Ex-employee wins case for unfair dismissal following months of harassment. It could be the biggest claim ever in UK employment law
Exertis is facing a £6.6 million payout to former employee Kieran Sidhu, who has won a case against the Basingstoke IT and mobile distributor for racial discrimination, harassment, unfair dismissal and breach of contract.
If successful, it will be the biggest award ever granted by an Industrial Tribunal, dwarfing the current highest award of £4.7 million for a similar case against the Royal Bank of Scotland.
A 50,000-word judgment by Southampton Industrial Tribunal exposed a culture at Exertis of racial discrimination and sexual bullying at odds with the company’s much- publicised philosophy of diversity, inclusion and tolerance.
The case was heard in 2019, but the judgment was delayed due to the pandemic and released on May 19. A Remedial Hearing is scheduled for July 21 to decide the award and will consider medical reports from Sidhu’s doctors and Exertis’ expert witnesses. A decision on the size of the payout will follow around two months later.
Lord Of The Flies
Sidhu’s lawyer, Lawrence Davies of Equal Justice Solicitors, said the case was probably one of the worst examples of constructive dismissal he had ever come across.
“It was extraordinary. It was Lord Of The Flies level of group condemnation. Exertis’ only defence could be that they took all reasonable steps to prevent discrimination. That it happened shows they did not. In law, anything done in course of employment is considered to have been done by the employer with their permission.”
The Tribunal panel heard details of more than 300 allegations of harassment against Sidhu by his manager and co-workers. Respondents named in the judgment are Glynn Smith, Stuart Smith, John Cleary and Doug Spendlove.
The Tribunal ruled it did not have jurisdiction to decide Sidhu’s claim against Spendlove because Sidhu had taken too long to formalise his complaint.
Sidhu was described to the Tribunal as a Christian Sikh of mixed Scottish and Indian descent. His £6.6 million claim is based on a medical assessment that his experience at Exertis has left him psychologically damaged and unable to work.
The claim includes future losses (£1,676,319), employer pension contributions (£97,025), unlawful deduction of wages (£5,574), failure to comply with the ACAS Code of Practice (£922,470), injury to feelings (£42,000), personal injury (£108,000), and special damages for future care and assistance (£605,400).
Sidhu had previously worked at Vodafone. He claimed unfair dismissal, race discrimination, discrimination on the grounds of religion, discrimination on the grounds of disability, discrimination on the grounds of sexual orientation and gender reassignment discrimination.
He also brought claims of victimisation and unauthorised deduction from wages. In addition, he brought claims of non-payment of holiday pay and breach of contract.
He kept a diary of the alleged abuses, which the Tribunal described as “largely accurate”, and used his phone to record conversations after a manager told him to “f*** off” in a meeting.
Sidhu joined Exertis in 2012 as a Plantronics brand manager, with Matthew Rumsey as his line manager. The Tribunal heard evidence of a culture in his workgroup of around 16 people of “crude sexual innuendo”.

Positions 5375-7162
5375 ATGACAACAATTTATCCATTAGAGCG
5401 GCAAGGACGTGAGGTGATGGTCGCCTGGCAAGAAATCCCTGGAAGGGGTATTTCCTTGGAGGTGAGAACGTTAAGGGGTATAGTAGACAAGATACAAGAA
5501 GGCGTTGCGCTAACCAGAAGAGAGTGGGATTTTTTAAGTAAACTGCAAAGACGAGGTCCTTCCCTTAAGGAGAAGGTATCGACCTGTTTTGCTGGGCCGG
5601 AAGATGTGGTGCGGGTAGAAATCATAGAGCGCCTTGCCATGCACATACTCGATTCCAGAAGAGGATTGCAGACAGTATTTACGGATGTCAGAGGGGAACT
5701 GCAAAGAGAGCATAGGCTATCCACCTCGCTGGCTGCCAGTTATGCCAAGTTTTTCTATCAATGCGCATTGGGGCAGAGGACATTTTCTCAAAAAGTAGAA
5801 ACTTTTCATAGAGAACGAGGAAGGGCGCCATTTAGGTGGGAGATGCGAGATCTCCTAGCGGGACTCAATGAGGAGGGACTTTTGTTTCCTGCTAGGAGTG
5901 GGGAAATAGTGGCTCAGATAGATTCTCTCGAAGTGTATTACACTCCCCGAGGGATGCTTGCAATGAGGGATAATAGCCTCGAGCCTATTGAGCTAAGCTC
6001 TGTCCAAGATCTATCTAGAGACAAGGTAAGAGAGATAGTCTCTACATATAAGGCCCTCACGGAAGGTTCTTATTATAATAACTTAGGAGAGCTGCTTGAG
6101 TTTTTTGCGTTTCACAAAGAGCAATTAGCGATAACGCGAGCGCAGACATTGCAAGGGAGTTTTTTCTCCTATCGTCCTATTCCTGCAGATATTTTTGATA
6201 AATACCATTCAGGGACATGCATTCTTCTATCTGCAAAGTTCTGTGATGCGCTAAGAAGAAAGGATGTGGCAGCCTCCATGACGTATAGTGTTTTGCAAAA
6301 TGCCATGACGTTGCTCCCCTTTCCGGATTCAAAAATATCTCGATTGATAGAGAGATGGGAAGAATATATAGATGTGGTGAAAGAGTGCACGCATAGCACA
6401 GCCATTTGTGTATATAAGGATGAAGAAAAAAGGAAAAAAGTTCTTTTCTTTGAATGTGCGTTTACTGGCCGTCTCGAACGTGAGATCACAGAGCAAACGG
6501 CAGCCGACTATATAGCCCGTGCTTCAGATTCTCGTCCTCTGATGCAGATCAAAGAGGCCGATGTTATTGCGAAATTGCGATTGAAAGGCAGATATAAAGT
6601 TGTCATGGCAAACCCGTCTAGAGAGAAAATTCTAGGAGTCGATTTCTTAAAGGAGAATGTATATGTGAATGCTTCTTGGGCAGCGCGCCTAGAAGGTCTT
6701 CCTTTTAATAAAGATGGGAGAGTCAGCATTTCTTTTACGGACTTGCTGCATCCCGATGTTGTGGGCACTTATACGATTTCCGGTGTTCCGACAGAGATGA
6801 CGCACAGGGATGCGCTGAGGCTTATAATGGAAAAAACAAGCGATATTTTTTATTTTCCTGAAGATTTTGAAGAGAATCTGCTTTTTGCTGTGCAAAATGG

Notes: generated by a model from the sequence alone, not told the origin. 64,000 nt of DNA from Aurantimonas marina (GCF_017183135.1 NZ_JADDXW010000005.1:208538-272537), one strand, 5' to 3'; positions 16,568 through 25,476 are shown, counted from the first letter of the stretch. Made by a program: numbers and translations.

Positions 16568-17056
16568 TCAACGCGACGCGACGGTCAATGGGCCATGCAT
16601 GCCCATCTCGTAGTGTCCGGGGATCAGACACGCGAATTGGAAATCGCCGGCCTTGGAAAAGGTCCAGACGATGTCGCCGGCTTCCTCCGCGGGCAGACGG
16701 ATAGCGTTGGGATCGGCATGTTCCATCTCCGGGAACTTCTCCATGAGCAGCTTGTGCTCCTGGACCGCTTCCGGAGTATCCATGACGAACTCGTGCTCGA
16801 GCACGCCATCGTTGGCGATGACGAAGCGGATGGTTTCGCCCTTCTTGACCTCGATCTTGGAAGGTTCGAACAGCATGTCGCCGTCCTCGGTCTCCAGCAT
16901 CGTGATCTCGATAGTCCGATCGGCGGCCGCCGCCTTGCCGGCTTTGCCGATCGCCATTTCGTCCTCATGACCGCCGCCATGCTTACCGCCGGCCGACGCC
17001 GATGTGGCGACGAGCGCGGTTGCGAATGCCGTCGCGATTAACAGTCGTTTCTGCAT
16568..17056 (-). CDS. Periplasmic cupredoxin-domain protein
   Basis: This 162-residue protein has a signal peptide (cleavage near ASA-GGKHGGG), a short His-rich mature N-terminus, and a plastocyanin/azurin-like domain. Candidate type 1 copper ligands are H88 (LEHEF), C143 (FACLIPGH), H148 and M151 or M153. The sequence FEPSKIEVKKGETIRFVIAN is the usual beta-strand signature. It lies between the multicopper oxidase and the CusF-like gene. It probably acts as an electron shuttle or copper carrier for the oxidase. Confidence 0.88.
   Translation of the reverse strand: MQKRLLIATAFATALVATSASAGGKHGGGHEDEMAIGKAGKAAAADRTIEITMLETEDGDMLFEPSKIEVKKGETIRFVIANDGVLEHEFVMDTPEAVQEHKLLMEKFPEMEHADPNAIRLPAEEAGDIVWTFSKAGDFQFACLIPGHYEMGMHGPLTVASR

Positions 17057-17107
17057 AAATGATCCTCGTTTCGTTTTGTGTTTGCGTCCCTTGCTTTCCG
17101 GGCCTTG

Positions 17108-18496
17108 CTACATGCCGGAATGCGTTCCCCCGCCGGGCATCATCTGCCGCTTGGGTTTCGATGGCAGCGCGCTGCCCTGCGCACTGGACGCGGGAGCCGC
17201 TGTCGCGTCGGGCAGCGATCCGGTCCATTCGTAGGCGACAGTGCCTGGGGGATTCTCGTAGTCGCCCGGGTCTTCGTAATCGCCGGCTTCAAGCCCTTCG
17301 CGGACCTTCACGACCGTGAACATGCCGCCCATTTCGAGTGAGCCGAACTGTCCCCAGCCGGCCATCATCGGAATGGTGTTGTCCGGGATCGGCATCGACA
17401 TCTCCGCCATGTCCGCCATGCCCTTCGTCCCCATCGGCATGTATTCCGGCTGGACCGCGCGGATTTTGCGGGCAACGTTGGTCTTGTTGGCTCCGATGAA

The Tribunal found that “express sexual reference was considered entertaining. To fit into the culture, it was necessary to enter into jokes and discussions of that nature.”
Sidhu refuted claims that there was too much noise going on around him to hear any remarks and testified that it was easy to hear conversations because “most people did not make anywhere near 25 phone calls per day” (which was his target).
The Tribunal noted: “We have seen photographs and video of a person simulating intercourse with a blow-up doll, photographs and video of a person simulating taking drugs, a photograph of a straw hat with a large label around the brim stating, “I LOVE D**K”, a photograph of Vaseline being sent by email with the caption “ouch! – Time to man up”, a photograph of a man (John Cleary, whilst clothed) trying on ladies’ underwear in the office, a mock business card created for Mr Rumsey headed “Manwhore2door” and stating “Have c*** will travel…No fatties, NoGingers Threesomes welcome…all holes filled or your money back, an email with a link to a picture of a woman in a bikini who was suggested to be the claimant’s replacement.”
Rumsey denied that there was a “puerile culture loaded with sexual innuendo”. The Tribunal rejected Rumsey’s evidence and said Rumsey was only interested in the welfare of his team if it concerned meeting sales targets.
Among the insults levelled at Sidhu were jibes that he was a “shoe bomber”, a “truffle pig” and that he had a “Syrian temperament”. Other emails and verbal insults contained the ‘C’ word.
The Tribunal’s judgment continued: “When the Claimant came in late (due to caring for his disabled father before work) his team members would all stand up and clap, yet this would not happen for other team members when they were regularly late. We do not accept the evidence that everyone was clapped if they were late.”
On one occasion, Rumsey asked Sidhu if he was on drugs. Sidhu told him he was tired due to looking after his father. Sidhu recorded in his diary that Rumsey told him to “F****** sort it out”.
The Tribunal added: “Mr Rumsey’s general concern would be to ensure that sales were being made and would not be particularly sympathetic to personal difficulties.”
The Tribunal rejected Rumsey’s claim that Sidhu was “waffling and was trying to blame and discredit other members of the team”.
Exertis said: “Two of the four men named at the centre of the investigation left the business some years ago when this claim was first raised. As soon as the final tribunal judgment was made, Exertis took legal advice and the two individuals who remained with the business left.”